Hospital: No coronavirus in Twin Counties

Courtesy of Centers for Disease Control and PreventionThis illustration, created at the Centers for Disease Control and Prevention, reveals ultrastructural morphology exhibited by the 2019 Novel Coronavirus (2019-nCoV). Note the spikes that adorn the outer surface of the virus, which impart the look of a corona surrounding the virion, when viewed with an electron microscope.

No one in the Twin Counties has been tested for the novel coronavirus at Columbia Memorial Health as of Tuesday, officials said.

“No one has met the criteria for testing,” Bill Van Slyke, spokesman for Columbia Memorial Health, said Tuesday.

More than 900 deaths from the virus have been reported worldwide, all but two in China, but more than 40,000 people have been infected worldwide, making the mortality rate roughly 2%, according to the World Health Organization.

As concerns grow globally over the outbreak that originated in China, there are no confirmed cases in New York state, Gov. Andrew Cuomo said Monday.

Statewide, 23 people have been tested for the virus so far, and 22 have come back negative, according to the governor’s office. One test sample from New York City is still pending.

“We are continuing to take every necessary precaution to protect New Yorkers from this virus,” Cuomo said in a statement. “While there are no confirmed cases of the virus in New York state, I urge everyone to continue to take common-sense precautions, such as regular hand-washing and avoiding close contact with people who are sick.”

Kimberly Kaplan, director of public health for Greene County, could not be reached for comment at press time.

The Columbia County Department of Health released a statement last week concerning the outbreak.

“The Columbia County Department of Health is actively monitoring for potential cases of coronavirus and is taking precautions to limit the impact if the virus is found in Columbia County,” according to the health department.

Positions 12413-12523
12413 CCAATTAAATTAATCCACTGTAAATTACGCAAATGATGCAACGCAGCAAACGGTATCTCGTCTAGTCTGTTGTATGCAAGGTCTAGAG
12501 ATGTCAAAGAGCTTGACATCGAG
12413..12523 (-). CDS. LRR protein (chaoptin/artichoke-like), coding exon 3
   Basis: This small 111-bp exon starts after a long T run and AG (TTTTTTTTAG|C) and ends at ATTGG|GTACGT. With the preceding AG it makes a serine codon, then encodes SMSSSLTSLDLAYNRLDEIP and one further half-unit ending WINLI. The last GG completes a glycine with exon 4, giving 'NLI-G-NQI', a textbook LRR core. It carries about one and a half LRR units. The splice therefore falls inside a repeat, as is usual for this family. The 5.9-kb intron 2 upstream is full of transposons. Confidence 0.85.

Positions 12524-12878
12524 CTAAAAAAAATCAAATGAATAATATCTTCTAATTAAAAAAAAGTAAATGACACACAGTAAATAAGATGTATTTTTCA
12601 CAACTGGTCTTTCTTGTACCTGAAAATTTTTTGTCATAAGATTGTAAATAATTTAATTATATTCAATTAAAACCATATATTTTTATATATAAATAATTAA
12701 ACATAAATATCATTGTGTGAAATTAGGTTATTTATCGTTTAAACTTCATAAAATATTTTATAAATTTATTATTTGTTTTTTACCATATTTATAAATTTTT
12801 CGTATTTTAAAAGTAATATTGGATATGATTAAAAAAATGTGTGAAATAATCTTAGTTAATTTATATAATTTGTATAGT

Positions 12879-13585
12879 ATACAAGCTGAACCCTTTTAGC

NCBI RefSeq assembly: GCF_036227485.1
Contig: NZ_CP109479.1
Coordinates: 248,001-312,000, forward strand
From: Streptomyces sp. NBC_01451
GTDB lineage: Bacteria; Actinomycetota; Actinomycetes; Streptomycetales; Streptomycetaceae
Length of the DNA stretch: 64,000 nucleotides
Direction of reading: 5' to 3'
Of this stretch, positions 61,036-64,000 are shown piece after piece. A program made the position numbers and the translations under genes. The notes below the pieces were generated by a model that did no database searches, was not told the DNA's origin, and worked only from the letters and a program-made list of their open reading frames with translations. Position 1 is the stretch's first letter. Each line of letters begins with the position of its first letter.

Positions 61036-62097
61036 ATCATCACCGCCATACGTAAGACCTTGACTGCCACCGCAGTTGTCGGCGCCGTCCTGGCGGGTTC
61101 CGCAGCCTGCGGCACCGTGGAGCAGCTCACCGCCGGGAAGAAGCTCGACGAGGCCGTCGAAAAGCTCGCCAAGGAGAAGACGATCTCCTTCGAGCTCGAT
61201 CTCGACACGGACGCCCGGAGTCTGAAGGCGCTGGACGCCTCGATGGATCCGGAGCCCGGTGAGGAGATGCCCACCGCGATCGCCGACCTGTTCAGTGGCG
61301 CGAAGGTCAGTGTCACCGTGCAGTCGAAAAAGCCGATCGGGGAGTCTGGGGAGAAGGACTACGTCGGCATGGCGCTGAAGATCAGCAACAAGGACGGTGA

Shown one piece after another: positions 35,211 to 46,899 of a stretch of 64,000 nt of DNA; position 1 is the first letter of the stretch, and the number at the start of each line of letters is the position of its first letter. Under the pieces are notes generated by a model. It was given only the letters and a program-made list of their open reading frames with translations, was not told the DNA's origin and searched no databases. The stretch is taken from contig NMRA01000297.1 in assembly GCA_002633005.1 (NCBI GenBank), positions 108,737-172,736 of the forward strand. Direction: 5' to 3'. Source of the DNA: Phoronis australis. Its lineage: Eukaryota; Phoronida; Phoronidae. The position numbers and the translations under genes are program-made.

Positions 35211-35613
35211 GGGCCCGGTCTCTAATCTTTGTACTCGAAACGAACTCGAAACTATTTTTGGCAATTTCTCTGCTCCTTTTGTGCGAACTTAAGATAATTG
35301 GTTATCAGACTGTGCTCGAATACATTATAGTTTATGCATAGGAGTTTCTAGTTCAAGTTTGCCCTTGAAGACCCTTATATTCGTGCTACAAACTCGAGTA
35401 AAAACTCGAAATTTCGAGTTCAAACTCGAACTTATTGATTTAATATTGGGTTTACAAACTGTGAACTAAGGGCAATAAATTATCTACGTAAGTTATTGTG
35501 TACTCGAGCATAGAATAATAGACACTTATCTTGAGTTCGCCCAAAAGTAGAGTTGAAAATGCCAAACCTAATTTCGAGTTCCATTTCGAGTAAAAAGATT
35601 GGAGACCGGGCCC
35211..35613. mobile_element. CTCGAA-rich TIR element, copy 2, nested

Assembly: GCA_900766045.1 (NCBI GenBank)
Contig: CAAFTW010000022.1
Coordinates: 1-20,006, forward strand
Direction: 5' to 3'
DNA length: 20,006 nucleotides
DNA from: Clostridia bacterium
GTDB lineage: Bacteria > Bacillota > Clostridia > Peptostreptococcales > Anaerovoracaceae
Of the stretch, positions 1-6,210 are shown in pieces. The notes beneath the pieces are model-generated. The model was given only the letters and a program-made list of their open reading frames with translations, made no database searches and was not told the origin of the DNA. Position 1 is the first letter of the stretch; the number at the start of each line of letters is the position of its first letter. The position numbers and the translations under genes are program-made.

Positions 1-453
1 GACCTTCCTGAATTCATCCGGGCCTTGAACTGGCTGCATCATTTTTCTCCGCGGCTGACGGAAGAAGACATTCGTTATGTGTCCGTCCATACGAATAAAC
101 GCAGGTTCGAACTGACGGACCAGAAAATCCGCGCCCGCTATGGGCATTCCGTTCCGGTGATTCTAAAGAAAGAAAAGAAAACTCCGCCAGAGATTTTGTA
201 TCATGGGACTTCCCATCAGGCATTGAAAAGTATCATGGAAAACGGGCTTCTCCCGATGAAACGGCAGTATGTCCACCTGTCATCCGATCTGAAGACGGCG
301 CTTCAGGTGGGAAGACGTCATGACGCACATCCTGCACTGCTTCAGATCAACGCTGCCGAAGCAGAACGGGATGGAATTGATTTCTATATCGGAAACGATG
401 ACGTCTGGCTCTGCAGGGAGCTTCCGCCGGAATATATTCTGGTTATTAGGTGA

Screening protocols are in place and guidance has been established for both health care providers and the general public, according to the health department.

The Centers for Disease Control and Prevention, which is monitoring the outbreak, has established exposure risk categories to help guide optimal public health management of people following potential exposure to the virus. The county health department classifies the county’s risk as low at this time.

Van Slyke agreed the local risk is low.

A key factor with the coronavirus is a travel history to China within the last two weeks, according to the Columbia County health department’s statement.

Dr. Howard Zucker, state Health Department Commissioner, said the chance of contracting the virus is low.

“We are working with local health departments to investigate and monitor possible exposures. Our hospitals and health care providers continue to take steps to minimize the spread of the virus,” Zucker said.

There is no vaccine for the novel coronavirus, but everyday preventive actions can help stop the spread of the virus and other respiratory viruses, according to the governor’s website, such as washing your hands often with soap and water for at least 20 seconds; avoiding touching your eyes, nose and mouth with unwashed hands; avoiding close contact with people who are sick; staying home when you are sick; covering your cough or sneeze with a tissue and then throwing it in the trash; and cleaning and disinfecting objects and surfaces that are frequently touched.

Symptoms of novel coronavirus include mild to severe respiratory symptoms such as cough, fever, trouble breathing and pneumonia, according to the state Health Department. Symptoms are thought to appear in as few as two days or as long as 14 days after exposure to the virus, according to the CDC.

If you have questions about the novel coronavirus, call the state Health Department hotline at 1-888-364-3065.

Tribune News Service contributed to this report.

Johnson Newspapers 7.1

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